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KN, El Paso Headed in Opposite GOM Directions

KN, El Paso Headed in Opposite GOM Directions

Just one week after the break-up of the KN/Sempra merger over poor financials, KN Energy has started action on an intense asset divestment strategy. The Colorado-based company sold $51 million worth of various Gulf of Mexico (GOM) assets last week, including interests in HIOS, U-TOS and Stingray, to Leviathan Gas Pipeline which is controlled by El Paso Energy. The transaction closed June 30.

KN's goal is to reduce its debt ratio from the present 72% level to the 55% to 60% level. The proceeds from the sale will go directly to debt reduction. Because of this move, KN said it will recognize a gain which will "significantly" offset its forecast operating loss in the second quarter.

"Last week, KN committed to accelerate the deleveraging of our balance sheet within the context of a broader plan to restore our rate of earnings growth to levels consistent with KN's historical performance," said Larry Hall, KN's CEO, when the sale was announced. "A part of that plan is to divest of non-strategic assets and to use the proceeds of those sales to deleverage and to fund business development projects adjacent to our strong asset base."

Hall said the properties in question, including the High Island Offshore System, the U-T Offshore System, the East Breaks Gathering Co. and the Stingray Pipeline Co. did not measure up to KN's onshore projects.

"These offshore assets, which KN acquired through the MidCon transaction in January of 1998, could not compete with our onshore operations for growth capital. There are additional valuable assets among our holdings that also may not contribute to the long-term vision that we have for KN."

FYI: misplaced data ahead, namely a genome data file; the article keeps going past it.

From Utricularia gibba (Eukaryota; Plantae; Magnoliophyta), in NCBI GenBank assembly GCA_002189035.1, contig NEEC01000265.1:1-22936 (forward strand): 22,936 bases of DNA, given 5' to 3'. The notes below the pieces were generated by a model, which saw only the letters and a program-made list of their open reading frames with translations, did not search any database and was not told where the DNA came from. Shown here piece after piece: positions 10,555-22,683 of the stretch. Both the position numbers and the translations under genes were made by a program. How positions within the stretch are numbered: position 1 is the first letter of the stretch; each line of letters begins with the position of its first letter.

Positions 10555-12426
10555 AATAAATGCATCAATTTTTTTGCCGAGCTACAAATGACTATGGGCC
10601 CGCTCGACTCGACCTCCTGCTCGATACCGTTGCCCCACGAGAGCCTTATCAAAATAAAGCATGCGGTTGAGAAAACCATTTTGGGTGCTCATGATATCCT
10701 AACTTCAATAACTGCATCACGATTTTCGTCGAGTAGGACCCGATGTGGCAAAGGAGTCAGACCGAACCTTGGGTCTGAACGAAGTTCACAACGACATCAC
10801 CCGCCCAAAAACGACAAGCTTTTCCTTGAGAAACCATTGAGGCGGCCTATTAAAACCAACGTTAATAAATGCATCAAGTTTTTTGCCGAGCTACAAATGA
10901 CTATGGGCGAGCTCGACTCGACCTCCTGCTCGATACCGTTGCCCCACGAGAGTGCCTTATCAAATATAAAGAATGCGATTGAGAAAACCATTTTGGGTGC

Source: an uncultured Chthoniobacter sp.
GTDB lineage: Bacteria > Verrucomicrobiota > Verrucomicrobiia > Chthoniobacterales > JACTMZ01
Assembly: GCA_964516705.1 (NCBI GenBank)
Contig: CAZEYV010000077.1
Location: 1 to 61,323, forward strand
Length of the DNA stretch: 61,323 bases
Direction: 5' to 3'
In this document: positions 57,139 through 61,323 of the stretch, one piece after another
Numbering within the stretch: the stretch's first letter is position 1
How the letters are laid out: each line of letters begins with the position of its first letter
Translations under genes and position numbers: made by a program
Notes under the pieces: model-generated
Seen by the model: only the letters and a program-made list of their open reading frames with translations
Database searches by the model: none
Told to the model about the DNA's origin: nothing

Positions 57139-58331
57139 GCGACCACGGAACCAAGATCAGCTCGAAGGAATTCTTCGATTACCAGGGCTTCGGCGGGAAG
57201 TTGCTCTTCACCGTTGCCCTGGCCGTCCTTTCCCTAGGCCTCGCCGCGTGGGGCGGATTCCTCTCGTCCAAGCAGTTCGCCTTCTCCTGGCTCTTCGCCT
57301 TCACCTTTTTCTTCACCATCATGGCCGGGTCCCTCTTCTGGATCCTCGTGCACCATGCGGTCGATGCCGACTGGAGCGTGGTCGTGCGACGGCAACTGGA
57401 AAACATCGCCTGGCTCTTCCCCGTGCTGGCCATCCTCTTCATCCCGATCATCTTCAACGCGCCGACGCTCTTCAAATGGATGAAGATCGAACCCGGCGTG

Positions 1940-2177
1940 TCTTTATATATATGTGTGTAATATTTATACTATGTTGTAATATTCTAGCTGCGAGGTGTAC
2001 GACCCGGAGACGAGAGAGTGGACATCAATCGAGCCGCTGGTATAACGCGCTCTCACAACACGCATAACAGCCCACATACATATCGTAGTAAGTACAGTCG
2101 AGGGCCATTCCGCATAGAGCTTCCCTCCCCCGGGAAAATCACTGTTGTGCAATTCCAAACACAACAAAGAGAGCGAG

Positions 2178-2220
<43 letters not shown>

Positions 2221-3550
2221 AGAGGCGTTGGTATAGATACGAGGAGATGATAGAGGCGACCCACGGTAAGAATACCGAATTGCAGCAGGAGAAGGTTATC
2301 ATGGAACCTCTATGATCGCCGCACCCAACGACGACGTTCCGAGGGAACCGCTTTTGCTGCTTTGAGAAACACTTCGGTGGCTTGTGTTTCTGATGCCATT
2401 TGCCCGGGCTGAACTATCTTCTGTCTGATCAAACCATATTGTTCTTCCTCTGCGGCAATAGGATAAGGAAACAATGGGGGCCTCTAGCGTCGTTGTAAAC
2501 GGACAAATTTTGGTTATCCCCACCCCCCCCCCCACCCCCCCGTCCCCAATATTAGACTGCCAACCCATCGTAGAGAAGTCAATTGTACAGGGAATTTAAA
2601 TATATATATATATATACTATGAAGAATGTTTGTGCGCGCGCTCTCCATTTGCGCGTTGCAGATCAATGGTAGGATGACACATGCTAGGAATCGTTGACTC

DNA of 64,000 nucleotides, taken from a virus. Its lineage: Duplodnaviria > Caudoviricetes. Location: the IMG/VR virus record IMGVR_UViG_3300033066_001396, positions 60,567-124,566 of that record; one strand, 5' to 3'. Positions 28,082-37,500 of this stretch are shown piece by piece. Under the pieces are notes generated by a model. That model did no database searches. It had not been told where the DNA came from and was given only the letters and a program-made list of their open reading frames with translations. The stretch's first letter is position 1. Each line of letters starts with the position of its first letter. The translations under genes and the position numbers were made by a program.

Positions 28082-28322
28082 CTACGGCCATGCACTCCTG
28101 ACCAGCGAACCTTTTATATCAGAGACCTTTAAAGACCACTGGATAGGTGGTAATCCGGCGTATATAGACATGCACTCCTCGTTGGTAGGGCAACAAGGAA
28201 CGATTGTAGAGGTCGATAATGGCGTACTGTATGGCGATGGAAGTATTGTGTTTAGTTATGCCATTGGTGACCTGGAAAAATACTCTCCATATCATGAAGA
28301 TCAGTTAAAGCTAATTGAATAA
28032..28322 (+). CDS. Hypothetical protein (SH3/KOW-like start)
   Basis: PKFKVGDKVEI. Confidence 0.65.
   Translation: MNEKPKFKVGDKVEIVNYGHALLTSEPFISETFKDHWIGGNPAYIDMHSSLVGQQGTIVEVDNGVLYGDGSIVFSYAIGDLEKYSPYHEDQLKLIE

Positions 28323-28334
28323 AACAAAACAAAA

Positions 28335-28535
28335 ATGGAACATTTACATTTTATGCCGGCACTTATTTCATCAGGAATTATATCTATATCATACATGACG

The slash and burn strategy was implemented after the break up of the proposed merger between KN and Sempra Energy (See NGI, June 28). Analysts said KN's poor economic status contributed to the demise of the merger.

For El Paso, the purchase of these assets adds to its already overflowing GOM portfolio. Leviathan Gas Pipeline, a publicly held master limited partnership of which El Paso Energy is the general partner, is one of the largest independent gatherers of natural gas in the Gulf. It transports more than 3 Bcf/d from the Gulf to onshore processing plants.

Leviathan owns the Viosca Knoll Gathering Co. and the Sunday Silence field. Additionally, the GOM gatherer holds interest in seven gas pipeline systems and five offshore leases, including the three systems purchased earlier this week.

El Paso's growing presence in the Gulf demonstrates a troubling trend, Phil Budzick, vice president of the Natural Gas Supply Association (NGSA), said. "One of the problems we see is that there are too few offshore players in the GOM. It isn't a problem now, but if FERC decides to stop regulating offshore parties, the likelihood of these companies turning to monopolistic practices increases."

Yet Paula Delaney, an El Paso spokesperson, said expanding the company's GOM presence is a pillar in El Paso's overall plan. "It's definitely one of the legs we're standing on, with the other being additional electric generation. Through Leviathan, we are the largest Gulf producer and will do everything to keep it that way. With everybody, including us, building electric generation plants, we believe the Gulf will be the best source of fuel that will fire these plants."

John Norris

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